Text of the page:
Lucy Sharratt: Please note there have already been 2 food contamination cases in Canada with experimental GM pigs : In 2002 experimental Enviropig piglets at the University of Guelph were accidentally sent to a
rendering plant and turned into animal feed instead of being destroyed
as biological waste. The GM pigs were not approved for animal feed but
contaminated 675 tonnes of poultry feed that was sold to egg farmers,
turkey farmers and broiler chicken producers. In 2004, experimental
genetically engineered pigs from the Quebec firm TGN Biotech were
accidentally turned into chicken feed instead of being incinerated.
The pigs were engineered to produce a pharmaceutical compound, (the
company no longer exists). You can write to the Minister of Health
instantly from http://www.cban.ca/enviropigaction
U.S. unsure if cloned meat has been sold in North America
By Sarah Schmidt, Postmedia News August 10, 2010
OTTAWA: The U.S. Secretary of Agriculture on Tuesday said he doesn’t
know whether cloned cows or their offspring have made it into the
North American food supply.
But Tom Vilsack, in Ottawa to talk trade with food exporters and
Agriculture Minister Gerry Ritz, emphasized that if they have, the
animals are safe to eat.
“I can’t say today that I can answer your question in an affirmative
or negative way. I don’t know. What I do know is that we know all the
research, all of the review of this is suggested that this is safe,”
Vilsack told reporters, pointing to an assessment of the U.S. Food and
Vislack said that because science is often “ahead of the regulatory
process and ahead of the ethics discussion,” the U.S. will continue
their “moratorium” on not allowing the sale of meat from cloned
animals until the products are widely accepted as safe.
Vilsack’s comments come a week after the U.K. Food Standards Agency
told consumers in that country that descendants of a clone made their
way into the local food supply. The cattle were the offspring of a
cloned cow in the U.S. and were shipped to the U.K. as embryos.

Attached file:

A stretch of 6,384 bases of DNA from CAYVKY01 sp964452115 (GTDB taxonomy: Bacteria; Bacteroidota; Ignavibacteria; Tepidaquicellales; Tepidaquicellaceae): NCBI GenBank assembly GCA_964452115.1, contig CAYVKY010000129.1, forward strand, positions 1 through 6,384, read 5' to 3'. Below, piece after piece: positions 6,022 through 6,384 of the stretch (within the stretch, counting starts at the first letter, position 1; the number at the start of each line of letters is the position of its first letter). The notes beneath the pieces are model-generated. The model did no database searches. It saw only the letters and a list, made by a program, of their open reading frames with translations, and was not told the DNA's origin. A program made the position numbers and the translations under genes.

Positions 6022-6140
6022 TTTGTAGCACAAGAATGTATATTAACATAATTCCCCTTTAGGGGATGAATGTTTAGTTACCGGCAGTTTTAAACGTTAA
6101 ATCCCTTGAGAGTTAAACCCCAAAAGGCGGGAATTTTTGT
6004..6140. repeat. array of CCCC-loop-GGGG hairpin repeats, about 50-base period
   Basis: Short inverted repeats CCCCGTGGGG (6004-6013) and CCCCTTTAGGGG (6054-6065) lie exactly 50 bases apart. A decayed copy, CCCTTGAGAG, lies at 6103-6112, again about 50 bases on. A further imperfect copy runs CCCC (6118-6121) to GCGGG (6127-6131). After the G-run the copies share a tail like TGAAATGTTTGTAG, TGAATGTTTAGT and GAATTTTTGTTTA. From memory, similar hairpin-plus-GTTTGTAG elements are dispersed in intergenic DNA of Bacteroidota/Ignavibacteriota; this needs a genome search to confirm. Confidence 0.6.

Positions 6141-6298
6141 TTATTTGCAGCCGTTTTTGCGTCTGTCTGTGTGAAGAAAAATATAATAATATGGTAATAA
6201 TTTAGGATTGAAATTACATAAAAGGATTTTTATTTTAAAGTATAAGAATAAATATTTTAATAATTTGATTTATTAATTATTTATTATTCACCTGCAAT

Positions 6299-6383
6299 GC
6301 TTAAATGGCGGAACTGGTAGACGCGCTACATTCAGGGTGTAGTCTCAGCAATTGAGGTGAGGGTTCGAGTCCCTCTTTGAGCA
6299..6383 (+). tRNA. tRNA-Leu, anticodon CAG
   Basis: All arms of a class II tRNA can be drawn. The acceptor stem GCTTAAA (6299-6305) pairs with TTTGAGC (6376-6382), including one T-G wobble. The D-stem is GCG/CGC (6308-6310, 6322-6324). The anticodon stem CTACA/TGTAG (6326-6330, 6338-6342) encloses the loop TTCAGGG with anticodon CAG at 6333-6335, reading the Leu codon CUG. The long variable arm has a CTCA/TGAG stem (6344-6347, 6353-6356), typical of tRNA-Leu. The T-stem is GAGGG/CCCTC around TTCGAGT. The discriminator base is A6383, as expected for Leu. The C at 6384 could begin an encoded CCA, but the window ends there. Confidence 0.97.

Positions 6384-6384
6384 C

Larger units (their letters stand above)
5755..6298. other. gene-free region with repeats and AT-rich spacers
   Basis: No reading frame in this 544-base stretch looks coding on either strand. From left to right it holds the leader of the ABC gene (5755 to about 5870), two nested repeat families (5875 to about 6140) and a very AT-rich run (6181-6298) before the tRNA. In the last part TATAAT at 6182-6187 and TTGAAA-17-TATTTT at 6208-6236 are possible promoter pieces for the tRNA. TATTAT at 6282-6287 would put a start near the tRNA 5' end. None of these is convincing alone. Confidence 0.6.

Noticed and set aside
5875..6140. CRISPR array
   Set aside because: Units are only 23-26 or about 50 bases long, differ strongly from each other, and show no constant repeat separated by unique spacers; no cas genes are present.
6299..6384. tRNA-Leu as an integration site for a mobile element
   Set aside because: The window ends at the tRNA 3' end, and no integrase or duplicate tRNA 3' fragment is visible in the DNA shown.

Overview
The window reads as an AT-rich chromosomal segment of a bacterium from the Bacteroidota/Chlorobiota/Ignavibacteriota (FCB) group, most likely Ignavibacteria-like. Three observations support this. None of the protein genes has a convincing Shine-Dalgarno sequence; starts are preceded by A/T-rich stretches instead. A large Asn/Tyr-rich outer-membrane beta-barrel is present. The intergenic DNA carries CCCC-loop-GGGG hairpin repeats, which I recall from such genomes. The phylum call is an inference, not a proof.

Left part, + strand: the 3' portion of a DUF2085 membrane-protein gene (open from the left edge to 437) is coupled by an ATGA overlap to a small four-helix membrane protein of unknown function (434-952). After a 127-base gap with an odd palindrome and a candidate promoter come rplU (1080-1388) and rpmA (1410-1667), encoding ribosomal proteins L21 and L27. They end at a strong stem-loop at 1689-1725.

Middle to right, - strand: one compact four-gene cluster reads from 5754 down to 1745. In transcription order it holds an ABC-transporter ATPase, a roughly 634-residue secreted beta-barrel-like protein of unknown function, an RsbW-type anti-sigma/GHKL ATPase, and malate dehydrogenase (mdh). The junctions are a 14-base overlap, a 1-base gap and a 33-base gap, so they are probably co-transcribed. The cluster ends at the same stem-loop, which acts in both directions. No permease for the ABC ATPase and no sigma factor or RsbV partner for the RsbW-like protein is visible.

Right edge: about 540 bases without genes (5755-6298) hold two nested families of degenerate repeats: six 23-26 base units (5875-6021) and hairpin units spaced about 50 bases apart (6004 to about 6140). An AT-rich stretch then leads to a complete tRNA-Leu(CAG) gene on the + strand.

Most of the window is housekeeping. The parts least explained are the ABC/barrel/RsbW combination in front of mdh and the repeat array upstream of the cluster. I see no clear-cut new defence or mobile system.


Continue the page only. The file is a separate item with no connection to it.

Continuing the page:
Meanwhile, the Canadian Food Inspection Agency is investigating a
claim that embryos from a cow bred from a cloned parent animal in
Britain have been sold to breeders in Canada.
A spokesman for Ritz said there are no products derived from cloned
animals approved for sale in Canada, and CFIA would inform the
minister if the agency found evidence that food regulations had been
“To date, this has not happened,” said Matthew Wolf.
Two years ago, the U.S. FDA concluded that cloned pigs, goats and
cattle were safe to eat, as were their progeny. However, the European
Parliament recently moved to ban the sale of meat or dairy from cloned
animals and their offspring.
In Canada, the departments of agriculture, health and environment,
along with CFIA, produced a draft assessment of the safety of cloned
animals in August 2008, but it is still in the review stage.
Lucy Sharratt, co-ordinator of the Canadian Biotechnology Action
Network, says “this whole issue of genetically-engineered animals is
huge,” but the government appears unperturbed by the sector’s growth
and the potential for entering the food chain.
“If experimental, non-regulated, genetically-engineered animals or
crops get into the food system, they don’t necessarily care unless the
public makes it an issue. That’s our experience,” said Sharratt.
Another “dead” Cloned Cow story from Huffington Post.
Lucy Sharratt, Coordinator
Canadian Biotechnology Action Network (CBAN)
Collaborative Campaigning for Food Sovereignty and Environmental Justice
431 Gilmour Street, Second Floor
Ottawa, Ontario, Canada, K2P 0R5
Phone: 613 241 2267 ext.6
Fax: 613 241 2506
Bill C-474 is concrete action! Take Action this fall http://www.cban.ca/474
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